You’ll Need A Reservation to Visit Six Flags This Summer
If you're heading to Six Flags St. Louis, or any other Six Flags park for that matter, you can't just load up the family and go. Six Flags has unveiled a reservations system they want guests to use when buying tickets so the theme park company can better manage daily attendance levels and avoid overcrowding in the park.
Six Flags CEO Mike Spanos, according to the company's press release says:
We are excited about reopening our parks and getting back to the business of fun; however, we want to do so in the safest possible manner. By having guests pre-register before they visit, we can plan ahead with proper staffing and sanitization measures, including ensuring that guests and team members maintain safe social distancing throughout the day.
So how does this reservation system work? Every guest who wants to go to the park, regardless of what kind of pass or ticket they hold will need to go sixflags.com/reserve.
Once on the site he or she will need to enter their ticket, order or season pass number. And then choose the date he or she is attending along with the time they wish to enter the park. He or she will then be asked to watch a short video outlining the social distancing and sanitation procedures the park has implemented and acknowledge his or her understanding of Six Flag's health policy. And be prompted to purchase parking.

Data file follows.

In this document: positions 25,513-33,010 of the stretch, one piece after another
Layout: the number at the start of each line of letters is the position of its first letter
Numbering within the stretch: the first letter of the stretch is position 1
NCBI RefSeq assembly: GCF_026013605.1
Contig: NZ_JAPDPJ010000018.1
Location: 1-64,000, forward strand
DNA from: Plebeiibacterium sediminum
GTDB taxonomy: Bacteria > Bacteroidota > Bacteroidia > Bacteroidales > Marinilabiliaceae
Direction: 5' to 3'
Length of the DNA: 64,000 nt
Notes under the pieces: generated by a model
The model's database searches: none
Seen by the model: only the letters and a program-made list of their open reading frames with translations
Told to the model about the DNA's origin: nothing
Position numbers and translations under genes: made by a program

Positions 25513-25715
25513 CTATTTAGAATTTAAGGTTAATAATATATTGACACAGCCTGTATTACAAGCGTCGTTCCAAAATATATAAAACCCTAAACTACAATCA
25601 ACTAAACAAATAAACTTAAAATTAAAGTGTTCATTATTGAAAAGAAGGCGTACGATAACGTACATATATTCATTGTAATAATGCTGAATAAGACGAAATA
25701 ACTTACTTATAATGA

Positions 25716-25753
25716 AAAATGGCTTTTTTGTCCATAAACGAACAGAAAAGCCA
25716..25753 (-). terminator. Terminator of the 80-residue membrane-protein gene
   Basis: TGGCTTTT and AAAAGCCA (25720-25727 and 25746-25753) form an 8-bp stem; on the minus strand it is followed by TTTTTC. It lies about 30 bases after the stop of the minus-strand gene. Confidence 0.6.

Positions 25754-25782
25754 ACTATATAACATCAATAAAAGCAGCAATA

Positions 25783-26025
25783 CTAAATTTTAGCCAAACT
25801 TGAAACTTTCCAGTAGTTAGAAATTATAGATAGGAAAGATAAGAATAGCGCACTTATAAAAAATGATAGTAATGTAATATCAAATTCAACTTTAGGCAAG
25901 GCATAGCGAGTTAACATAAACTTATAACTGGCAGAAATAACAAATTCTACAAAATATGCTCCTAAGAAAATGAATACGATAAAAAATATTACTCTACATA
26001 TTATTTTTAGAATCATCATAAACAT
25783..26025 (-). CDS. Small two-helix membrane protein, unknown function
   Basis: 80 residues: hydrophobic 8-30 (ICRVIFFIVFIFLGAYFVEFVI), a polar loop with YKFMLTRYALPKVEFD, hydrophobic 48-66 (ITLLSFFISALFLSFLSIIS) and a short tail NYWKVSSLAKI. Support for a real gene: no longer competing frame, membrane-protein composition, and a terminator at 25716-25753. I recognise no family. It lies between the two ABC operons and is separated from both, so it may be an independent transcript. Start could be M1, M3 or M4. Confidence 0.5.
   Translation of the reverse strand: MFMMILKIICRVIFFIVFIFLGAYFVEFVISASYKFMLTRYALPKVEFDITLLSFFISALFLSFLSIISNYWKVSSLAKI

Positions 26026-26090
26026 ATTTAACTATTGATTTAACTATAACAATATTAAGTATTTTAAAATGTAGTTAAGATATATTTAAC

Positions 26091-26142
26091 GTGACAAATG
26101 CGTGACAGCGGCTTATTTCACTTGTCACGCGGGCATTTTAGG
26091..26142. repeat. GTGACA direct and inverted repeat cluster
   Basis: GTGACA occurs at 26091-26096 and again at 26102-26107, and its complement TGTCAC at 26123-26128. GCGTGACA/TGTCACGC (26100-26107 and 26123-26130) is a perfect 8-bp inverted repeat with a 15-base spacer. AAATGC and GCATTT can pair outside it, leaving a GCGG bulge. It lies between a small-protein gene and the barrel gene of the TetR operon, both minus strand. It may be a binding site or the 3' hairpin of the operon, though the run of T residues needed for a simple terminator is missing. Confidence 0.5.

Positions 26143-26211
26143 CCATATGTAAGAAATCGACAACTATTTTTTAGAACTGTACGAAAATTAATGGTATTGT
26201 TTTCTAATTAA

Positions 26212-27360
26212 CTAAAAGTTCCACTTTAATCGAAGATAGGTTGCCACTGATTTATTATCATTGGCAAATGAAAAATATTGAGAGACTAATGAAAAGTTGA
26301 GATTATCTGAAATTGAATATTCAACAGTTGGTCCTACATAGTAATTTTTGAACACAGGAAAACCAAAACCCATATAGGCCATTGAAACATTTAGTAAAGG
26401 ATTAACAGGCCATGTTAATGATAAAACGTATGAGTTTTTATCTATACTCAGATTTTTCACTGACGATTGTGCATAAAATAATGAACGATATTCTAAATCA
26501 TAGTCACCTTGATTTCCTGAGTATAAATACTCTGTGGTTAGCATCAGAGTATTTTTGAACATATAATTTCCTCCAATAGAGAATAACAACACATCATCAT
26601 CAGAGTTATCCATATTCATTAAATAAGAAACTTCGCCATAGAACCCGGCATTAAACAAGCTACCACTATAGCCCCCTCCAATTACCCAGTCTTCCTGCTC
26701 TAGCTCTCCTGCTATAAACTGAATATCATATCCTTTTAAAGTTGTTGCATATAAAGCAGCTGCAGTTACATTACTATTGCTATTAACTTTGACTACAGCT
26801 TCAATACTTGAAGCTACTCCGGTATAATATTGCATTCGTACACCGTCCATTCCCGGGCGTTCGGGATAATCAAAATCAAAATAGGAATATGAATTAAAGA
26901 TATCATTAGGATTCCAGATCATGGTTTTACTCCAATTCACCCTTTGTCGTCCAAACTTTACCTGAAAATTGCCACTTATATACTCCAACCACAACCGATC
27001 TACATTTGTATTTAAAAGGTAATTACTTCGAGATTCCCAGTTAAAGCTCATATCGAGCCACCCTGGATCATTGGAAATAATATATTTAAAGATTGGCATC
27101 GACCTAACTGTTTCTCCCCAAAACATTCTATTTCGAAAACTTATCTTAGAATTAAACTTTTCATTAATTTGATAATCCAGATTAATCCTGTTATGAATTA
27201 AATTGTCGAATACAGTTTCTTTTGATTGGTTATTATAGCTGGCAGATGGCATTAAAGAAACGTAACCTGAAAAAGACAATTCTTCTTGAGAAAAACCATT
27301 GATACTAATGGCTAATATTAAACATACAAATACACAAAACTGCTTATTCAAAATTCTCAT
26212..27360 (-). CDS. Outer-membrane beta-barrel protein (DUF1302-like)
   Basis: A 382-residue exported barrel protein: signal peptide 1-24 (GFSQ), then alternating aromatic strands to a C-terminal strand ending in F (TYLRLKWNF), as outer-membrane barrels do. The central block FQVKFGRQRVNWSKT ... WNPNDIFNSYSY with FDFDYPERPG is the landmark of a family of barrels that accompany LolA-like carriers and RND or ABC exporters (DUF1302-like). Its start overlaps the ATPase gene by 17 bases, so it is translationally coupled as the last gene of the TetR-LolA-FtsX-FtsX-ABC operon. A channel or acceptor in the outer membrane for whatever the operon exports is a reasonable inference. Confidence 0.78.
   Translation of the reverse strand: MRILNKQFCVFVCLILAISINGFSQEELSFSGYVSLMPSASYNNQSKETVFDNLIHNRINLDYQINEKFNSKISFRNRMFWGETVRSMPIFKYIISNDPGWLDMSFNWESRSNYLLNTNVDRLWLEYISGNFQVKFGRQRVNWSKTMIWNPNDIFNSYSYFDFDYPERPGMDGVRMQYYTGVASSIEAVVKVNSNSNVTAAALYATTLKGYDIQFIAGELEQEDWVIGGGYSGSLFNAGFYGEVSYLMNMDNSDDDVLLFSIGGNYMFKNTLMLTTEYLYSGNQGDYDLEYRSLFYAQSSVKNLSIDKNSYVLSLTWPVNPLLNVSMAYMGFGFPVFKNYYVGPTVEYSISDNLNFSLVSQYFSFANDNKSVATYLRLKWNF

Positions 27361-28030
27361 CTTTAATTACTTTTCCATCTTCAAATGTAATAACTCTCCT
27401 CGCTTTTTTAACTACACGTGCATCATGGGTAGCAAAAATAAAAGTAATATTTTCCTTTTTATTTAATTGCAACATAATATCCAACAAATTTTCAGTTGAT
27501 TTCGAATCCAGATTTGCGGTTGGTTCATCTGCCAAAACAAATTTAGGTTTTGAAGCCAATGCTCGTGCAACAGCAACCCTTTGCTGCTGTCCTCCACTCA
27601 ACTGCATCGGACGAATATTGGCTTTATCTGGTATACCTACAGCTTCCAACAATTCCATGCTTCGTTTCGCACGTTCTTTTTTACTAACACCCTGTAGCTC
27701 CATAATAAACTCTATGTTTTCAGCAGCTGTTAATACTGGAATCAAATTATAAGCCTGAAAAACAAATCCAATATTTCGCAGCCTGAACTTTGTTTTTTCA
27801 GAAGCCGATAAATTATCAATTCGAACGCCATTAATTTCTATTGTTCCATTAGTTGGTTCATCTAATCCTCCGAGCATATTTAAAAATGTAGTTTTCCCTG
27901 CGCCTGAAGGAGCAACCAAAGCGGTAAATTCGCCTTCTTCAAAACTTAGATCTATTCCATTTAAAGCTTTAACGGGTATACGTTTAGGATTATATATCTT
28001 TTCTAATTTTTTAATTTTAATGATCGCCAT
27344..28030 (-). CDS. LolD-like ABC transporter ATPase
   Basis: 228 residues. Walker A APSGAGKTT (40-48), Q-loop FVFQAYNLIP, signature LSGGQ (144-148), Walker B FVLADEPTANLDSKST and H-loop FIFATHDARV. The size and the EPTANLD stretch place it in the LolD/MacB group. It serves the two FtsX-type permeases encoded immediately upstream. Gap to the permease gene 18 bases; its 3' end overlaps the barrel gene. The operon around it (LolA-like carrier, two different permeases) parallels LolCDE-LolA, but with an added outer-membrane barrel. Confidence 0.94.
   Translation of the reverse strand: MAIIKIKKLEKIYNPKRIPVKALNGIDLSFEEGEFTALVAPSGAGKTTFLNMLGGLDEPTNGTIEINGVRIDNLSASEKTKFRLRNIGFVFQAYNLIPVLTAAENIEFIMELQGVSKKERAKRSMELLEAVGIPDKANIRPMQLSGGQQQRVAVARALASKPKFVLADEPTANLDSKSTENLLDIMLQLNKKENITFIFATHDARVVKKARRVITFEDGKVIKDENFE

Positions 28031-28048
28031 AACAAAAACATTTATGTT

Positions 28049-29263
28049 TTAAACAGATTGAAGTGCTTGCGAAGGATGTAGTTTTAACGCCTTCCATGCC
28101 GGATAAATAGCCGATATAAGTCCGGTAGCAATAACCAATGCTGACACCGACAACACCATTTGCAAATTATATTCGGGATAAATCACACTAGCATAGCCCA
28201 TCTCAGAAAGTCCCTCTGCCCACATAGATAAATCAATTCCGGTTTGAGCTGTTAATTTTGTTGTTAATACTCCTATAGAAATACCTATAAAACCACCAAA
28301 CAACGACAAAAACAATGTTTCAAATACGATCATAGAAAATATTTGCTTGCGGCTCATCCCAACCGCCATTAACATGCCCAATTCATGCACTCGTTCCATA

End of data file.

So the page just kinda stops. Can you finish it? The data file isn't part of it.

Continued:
Six Flags press release says the whole process will take between five and seven minutes. There will be a liberal cancellation policy that allows people to cancel their reservation without penalty before 8:00AM local time on the day of their visit.
While sixflags.com/reserve is not yet active, there's plenty more information and a FAQ on the reservation process and how the parks will operate for the 2020 season.
I think reservations for theme parks like Six Flags are here to stay. Beyond helping the parks' manage capacity limitations and make social distancing for guests less challenging. It's possible, reservations will allow smoother park operations every day they're open. It can help management set staffing levels. And better serve the guests that do show up, while potentially saving money for the company.
And let's not forget dynamic pricing. Dynamic pricing is where what you pay is based on supply and demand. Airlines and hotels have used that model for years. A reservation system could make that easier to implement. And let's face it, many more people are going to want to visit Six Flags St. Louis on a summer holiday weekend vs. the last operating weekend in October.
At its best, a reservation system like the one Six Flags is implementing, post COVID-19 has the potential to make guests visits much more enjoyable if it's used to better staff the park and help manage guests' experiences when the park is busy. At it's worst, it's another tool the parks have to separate you from your hard earned dollar.